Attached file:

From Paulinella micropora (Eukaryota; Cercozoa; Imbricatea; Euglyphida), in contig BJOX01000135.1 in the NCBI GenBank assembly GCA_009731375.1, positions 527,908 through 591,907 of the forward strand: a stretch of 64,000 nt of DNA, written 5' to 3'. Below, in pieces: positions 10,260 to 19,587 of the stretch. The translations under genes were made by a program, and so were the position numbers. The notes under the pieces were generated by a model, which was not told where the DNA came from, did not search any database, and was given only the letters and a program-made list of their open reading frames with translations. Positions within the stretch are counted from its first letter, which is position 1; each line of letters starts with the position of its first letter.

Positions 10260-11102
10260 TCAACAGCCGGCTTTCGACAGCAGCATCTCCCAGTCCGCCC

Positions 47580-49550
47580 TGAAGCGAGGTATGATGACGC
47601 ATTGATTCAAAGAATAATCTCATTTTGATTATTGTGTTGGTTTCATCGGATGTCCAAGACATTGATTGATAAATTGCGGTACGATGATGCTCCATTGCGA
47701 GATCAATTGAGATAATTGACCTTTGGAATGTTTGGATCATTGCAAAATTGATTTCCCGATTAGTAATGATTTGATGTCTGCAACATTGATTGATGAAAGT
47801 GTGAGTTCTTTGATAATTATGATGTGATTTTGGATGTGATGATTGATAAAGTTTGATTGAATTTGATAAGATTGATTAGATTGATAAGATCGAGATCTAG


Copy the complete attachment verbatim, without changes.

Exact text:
From Paulinella micropora (Eukaryota; Cercozoa; Imbricatea; Euglyphida), in contig BJOX01000135.1 in the NCBI GenBank assembly GCA_009731375.1, positions 527,908 through 591,907 of the forward strand: a stretch of 64,000 nt of DNA, written 5' to 3'. Below, in pieces: positions 10,260 to 19,587 of the stretch. The translations under genes were made by a program, and so were the position numbers. The notes under the pieces were generated by a model, which was not told where the DNA came from, did not search any database, and was given only the letters and a program-made list of their open reading frames with translations. Positions within the stretch are counted from its first letter, which is position 1; each line of letters starts with the position of its first letter.

Positions 10260-11102
10260 TCAACAGCCGGCTTTCGACAGCAGCATCTCCCAGTCCGCCC

Positions 47580-49550
47580 TGAAGCGAGGTATGATGACGC
47601 ATTGATTCAAAGAATAATCTCATTTTGATTATTGTGTTGGTTTCATCGGATGTCCAAGACATTGATTGATAAATTGCGGTACGATGATGCTCCATTGCGA
47701 GATCAATTGAGATAATTGACCTTTGGAATGTTTGGATCATTGCAAAATTGATTTCCCGATTAGTAATGATTTGATGTCTGCAACATTGATTGATGAAAGT
47801 GTGAGTTCTTTGATAATTATGATGTGATTTTGGATGTGATGATTGATAAAGTTTGATTGAATTTGATAAGATTGATTAGATTGATAAGATCGAGATCTAG